Dr Philip Shaw works on ideas of race and ethnicity and has traced (and debunked) the Aryan myth which inspires neonazis.
And of course medieval studies is part of the fabric, the undergirding, of everything that has followed. That fabric includes aspects of the curriculum Leicester will — rightly — retain, including modern postcolonial literatures and modules about gender and sexuality.
So, could there perhaps be another reason for Leicester’s decision? Those who wrote to the university to express disappointment received a boilerplate response explaining that it was facing “significant financial challenges.”
Publicly, the university wants people to believe it is interested in increasing diversity; slightly less publicly, it is willing to admit it wants to save money, and it seems likely to sack some of the world’s best academics and destroy unique courses in order to do so.
Most press outlets who have covered this have ignored one phrase from the university’s raison d’etre: “modules about employability.” (Enjoy the irony.)
Modern universities must prepare students for life beyond, and such modules are a significant part of that.
However, it is worth pointing out that they are also relatively cheap: most of the seminar teaching is replaced by work placements.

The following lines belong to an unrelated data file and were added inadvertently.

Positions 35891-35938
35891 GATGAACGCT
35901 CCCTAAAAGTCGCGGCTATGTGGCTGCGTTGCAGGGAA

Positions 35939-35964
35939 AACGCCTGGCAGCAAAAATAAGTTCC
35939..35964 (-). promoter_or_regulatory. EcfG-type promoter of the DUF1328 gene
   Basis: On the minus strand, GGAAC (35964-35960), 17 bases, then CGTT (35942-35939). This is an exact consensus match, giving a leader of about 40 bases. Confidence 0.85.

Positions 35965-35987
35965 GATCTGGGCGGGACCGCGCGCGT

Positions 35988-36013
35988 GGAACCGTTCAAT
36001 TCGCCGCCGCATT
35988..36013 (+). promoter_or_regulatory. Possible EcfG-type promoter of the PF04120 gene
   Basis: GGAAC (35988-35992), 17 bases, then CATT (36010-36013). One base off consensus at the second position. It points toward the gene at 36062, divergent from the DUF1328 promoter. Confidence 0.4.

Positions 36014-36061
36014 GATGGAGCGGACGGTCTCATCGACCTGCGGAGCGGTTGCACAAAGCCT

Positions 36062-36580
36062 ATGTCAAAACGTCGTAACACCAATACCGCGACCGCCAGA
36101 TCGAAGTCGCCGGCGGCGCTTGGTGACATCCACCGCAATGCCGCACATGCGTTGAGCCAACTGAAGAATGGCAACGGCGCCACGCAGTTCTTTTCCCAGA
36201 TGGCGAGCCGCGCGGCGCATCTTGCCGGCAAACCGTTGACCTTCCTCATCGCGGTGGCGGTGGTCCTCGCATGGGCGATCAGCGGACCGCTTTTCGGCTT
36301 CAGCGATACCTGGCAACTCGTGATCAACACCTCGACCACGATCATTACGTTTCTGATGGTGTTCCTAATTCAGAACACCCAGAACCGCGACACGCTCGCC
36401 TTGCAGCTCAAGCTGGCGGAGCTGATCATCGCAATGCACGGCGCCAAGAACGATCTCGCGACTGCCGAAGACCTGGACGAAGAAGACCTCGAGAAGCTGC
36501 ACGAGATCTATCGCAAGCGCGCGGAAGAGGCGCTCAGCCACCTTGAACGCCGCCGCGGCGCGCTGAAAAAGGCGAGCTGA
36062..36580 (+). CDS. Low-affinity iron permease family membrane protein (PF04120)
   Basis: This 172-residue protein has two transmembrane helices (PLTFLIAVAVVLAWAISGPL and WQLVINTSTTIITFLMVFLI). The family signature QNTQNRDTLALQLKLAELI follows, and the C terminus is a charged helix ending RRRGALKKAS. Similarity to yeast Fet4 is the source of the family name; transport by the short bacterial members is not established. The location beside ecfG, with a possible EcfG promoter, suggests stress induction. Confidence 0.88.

By any other sensible measure, Leicester has the balance right already. When they graduate, most students get good jobs: the Complete University Guide places Leicester English graduates’ “prospects” in the top third nationwide for the subject — a higher position than the university comes in the main league table.
Will future graduates’ prospects be higher? Do employees want graduates who haven’t studied enough of the subject they signed up to study? Is reducing 1,500 years of literary history to the past 400 years a fair compromise for more work placements?
And what do current students think? The university claims it is following their wishes. It has a big platform with which to make this claim — but so do the students, when they band together, and it seems that the University of Leicester is inadvertently giving them a lesson in collective action.
On Saturday, Leicester UCU announced that most of Leicester’s English undergraduates had, within 20 minutes, signed a petition against the proposal. That’s staggering.
Leicester’s marketing slogan used to be “Elite without being elitist,” which always struck me as essentially true.
For Leicester isn’t a Russell Group university, and most students don’t come from private school backgrounds.
Most universities “like” Leicester do not teach much medieval literature (though they don’t eradicate it either), and the majority of universities where it is studied in detail could not use that strapline for fear of ridicule.
I was a working-class student who never dreamed of going to Oxbridge, and Leicester gave me all I could’ve wanted of an Oxbridge education. As another former student put it, “they’re robbing opportunity from students of my background.”
It isn’t very anti-elitist to help ensure the study of 1,000 years of literary history is only available to people who go to a tiny number of elite institutions.
Do the rest of us not deserve it? Will that increase diversity?